This microbiome, made up of fungi, viruses, and bacteria in the digestive system, is centrally located for a reason. It takes a central role in how the rest of the entire body functions. We’re born with the microbiome, but it can become unhealthy based on things like too much sugar, lack of exercise, and exposure to antibiotics. Contrariwise, things like exercise, plenty of sun, and quality probiotic supplements help to build and maintain a healthy gut microbiome. 

Beyond the importance to the immune system, gut health is also significantly responsible for levels of inflammation throughout the body, as well as stress responses in the brain. In other words, diseases caused by inflammation (which is most, in some way or another), as well as depression are all integrally linked to gut health. 

Essentially, if we want to stay healthy then taking probiotic supplements should be non negotiable as probiotics support gut health by doing things like feeding good bacteria, inhibiting growth of bad bacteria, producing anti-inflammatory compounds, balancing immune system responses, and having a direct influence on the body’s organs. Probiotics can influence our overall health in major ways. 

Do Probiotics Really Work?: Why Probiotics are Necessary
Source: Nouri

Brian WallaceAbout the Author: Brian Wallace is the Founder and President of NowSourcing, an industry leading infographic design agency in Louisville, KY and Cincinnati, OH which works with companies ranging from startups to Fortune 500s. Brian runs #LinkedInLocal events, hosts the Next Action Podcast, and has been named a Google Small Business Adviser for 2016-present. Follow Brian Wallace on LinkedIn as well as Twitter.

9 Media Trends for 2022: Supply Chain, Healthcare, Infrastructure, HR, the Future of Money, and Cybersecurity Will Dominate the Media Landscape

2022 Media Trends

Norman Birnbach, President, Birnbach Communications

The big driver of trends this year will be determined, unfortunately, by the uncertainty due to the ongoing pandemic. Ultimately, we will adjust to a “new normal” – whatever that looks like. With that in mind, as we’ve done for 20 years, we’ve identified a mix of trends that we feel will be important in the upcoming year. 

And while reporters are back to covering the impact of Covid on their particular beats, here are nine other trends we expect they will cover this year: 

1) Supply chain issues will be at the forefront of corporate communications. The state of the nation’s supply chain will continue to receive coverage, until it becomes more reliable – probably in 2023. Understocked shelves will remain an issue due to scarcity of truck drivers, raw materials and semiconductors, and due to pent-up demand. The implications: Companies that effectively address supply chain issues can gain competitive advantage. They need to regularly communicate with customers about when they expect supplies to get back to normal, otherwise, consumers may try a new brand and not look back.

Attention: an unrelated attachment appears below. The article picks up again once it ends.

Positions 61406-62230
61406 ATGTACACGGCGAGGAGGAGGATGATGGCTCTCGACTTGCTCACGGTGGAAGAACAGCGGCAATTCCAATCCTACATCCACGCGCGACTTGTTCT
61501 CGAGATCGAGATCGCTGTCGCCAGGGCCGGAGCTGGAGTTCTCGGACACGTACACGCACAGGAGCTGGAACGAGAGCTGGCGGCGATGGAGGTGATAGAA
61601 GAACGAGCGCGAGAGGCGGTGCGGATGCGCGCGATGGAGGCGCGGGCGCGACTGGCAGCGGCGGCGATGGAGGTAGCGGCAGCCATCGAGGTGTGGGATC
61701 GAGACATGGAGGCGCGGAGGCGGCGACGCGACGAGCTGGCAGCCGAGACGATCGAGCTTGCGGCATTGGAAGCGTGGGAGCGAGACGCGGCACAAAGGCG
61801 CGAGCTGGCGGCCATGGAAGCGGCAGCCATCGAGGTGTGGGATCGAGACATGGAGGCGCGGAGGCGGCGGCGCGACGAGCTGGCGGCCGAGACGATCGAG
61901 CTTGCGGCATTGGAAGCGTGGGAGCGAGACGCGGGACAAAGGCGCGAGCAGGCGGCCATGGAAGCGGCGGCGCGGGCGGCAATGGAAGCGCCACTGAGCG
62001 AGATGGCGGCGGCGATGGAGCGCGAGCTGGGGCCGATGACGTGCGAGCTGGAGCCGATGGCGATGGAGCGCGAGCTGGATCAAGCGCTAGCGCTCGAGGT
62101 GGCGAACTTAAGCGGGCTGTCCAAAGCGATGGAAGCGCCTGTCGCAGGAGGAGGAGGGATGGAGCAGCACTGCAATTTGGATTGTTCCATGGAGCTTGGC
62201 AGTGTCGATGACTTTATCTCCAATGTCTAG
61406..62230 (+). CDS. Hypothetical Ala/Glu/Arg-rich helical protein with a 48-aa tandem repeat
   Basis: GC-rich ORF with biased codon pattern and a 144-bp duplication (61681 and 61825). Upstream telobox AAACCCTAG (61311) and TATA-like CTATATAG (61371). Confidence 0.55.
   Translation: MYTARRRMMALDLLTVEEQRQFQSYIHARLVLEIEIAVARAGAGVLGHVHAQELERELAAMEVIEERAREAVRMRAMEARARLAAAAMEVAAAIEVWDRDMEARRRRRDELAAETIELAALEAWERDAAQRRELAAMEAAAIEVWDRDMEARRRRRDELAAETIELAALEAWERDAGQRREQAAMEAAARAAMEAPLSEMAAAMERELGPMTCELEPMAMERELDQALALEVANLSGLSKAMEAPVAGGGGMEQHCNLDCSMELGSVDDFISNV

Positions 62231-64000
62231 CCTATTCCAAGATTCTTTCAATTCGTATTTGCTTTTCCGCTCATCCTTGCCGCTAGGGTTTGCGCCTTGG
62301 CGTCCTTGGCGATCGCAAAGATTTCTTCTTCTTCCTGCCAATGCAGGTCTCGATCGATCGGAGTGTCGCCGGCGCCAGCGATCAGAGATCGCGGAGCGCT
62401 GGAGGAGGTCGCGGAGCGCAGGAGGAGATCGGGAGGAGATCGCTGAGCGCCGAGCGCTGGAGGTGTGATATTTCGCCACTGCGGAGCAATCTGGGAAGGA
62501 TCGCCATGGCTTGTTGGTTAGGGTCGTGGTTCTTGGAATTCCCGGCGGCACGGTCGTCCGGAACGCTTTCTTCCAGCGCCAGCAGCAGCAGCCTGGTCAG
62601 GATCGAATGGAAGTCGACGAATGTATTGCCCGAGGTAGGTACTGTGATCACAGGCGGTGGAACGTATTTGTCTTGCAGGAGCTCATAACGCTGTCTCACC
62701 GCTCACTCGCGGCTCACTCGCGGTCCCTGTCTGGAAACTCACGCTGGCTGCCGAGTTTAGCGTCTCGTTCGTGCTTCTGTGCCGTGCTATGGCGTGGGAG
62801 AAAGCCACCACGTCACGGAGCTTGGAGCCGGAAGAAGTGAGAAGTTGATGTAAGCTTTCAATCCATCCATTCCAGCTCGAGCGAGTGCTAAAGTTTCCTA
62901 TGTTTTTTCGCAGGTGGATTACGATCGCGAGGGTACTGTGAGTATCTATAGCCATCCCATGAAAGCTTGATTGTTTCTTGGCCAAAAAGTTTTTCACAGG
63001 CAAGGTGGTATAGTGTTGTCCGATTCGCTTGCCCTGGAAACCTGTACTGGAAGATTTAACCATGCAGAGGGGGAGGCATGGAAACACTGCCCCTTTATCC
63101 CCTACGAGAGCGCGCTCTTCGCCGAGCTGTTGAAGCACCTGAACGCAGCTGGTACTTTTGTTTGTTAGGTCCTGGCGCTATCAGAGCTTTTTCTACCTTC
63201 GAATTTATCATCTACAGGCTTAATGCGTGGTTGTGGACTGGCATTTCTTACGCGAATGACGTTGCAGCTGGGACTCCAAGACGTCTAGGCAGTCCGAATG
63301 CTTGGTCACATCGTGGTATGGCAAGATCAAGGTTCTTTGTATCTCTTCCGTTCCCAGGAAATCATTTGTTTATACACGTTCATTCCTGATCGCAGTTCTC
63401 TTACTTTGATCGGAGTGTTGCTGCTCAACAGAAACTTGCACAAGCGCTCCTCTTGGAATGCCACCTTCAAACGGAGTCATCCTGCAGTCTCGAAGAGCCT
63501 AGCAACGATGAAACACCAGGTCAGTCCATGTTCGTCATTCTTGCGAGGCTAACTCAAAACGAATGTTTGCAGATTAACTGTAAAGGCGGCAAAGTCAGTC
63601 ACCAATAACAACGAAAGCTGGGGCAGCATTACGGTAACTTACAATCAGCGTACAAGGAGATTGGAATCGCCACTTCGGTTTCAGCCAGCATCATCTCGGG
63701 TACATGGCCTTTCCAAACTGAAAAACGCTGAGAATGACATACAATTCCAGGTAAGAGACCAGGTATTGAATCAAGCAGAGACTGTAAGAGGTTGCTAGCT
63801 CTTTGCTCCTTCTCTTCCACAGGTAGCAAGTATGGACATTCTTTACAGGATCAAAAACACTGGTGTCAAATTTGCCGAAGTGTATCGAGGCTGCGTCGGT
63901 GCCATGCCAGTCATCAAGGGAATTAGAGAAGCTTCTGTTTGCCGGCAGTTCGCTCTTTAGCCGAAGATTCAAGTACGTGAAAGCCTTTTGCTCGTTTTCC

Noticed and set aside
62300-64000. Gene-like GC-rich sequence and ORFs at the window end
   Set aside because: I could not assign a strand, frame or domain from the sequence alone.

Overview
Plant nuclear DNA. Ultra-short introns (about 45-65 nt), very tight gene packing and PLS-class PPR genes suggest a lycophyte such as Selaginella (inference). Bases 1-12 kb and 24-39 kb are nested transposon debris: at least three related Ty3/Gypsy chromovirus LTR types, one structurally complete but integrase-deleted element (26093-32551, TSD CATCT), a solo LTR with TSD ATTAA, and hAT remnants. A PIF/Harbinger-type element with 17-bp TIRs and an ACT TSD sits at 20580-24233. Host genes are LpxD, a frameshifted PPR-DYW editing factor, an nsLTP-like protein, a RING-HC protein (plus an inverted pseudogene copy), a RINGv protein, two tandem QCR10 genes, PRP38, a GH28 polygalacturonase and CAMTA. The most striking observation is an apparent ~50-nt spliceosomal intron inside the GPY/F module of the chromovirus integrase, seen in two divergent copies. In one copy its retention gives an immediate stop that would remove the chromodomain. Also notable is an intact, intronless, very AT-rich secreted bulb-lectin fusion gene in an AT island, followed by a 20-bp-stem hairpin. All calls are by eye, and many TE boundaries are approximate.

2) Infrastructure investments and smart cities will spur sustainable tech. Beyond much-needed investments in ailing bridges and roads, look for cities to improve their tech infrastructure as they develop plans to revitalize themselves. The implications: Cities will look more at smart and sustainable technologies, like more electric vehicle (EV) charging stations, solutions to manage food and package deliveries, intelligent traffic light systems that can adjust to traffic conditions, devices improving energy efficiency, and systems to improve safety, as well as smart sensors to gather data about pollution and other environmental data.

3) More data and bandwidth will help healthcare, but fitness trackers may not. In addition to the ongoing focus of healthcare reporters on COVID-19 this year, bioinformatics, which combines biology and computer science, will attract more media coverage. Powered by AI, bioinformatics is becoming more relevant because it collects and analyzes biological information, which will help transform the study and treatment of diseases and chronic conditions including neurological and psychiatric diseases. At the same time, expect that fitness trackers will get more scrutiny in terms of their accuracy, the data they capture (which may not be the data the user actually needs) and their inability to enable users to share the information with their healthcare providers. The implications: Bioinformatics companies will have more opportunities to inform the public about the timeliness and significance of their technology, while companies selling fitness trackers need to be prepared to address the issues that might arise about their offerings.

4) Cybersecurity will continue to dominate the media as companies search for solutions. The increase in the number of hybrid employees opens new security risks, and companies will need to establish new solutions for users accessing their networks remotely. The implications: Ransomware and other cyber-disruptions won’t go away this year so expect ongoing media coverage in 2022, especially involving government agencies and big companies with access to lots of personal data.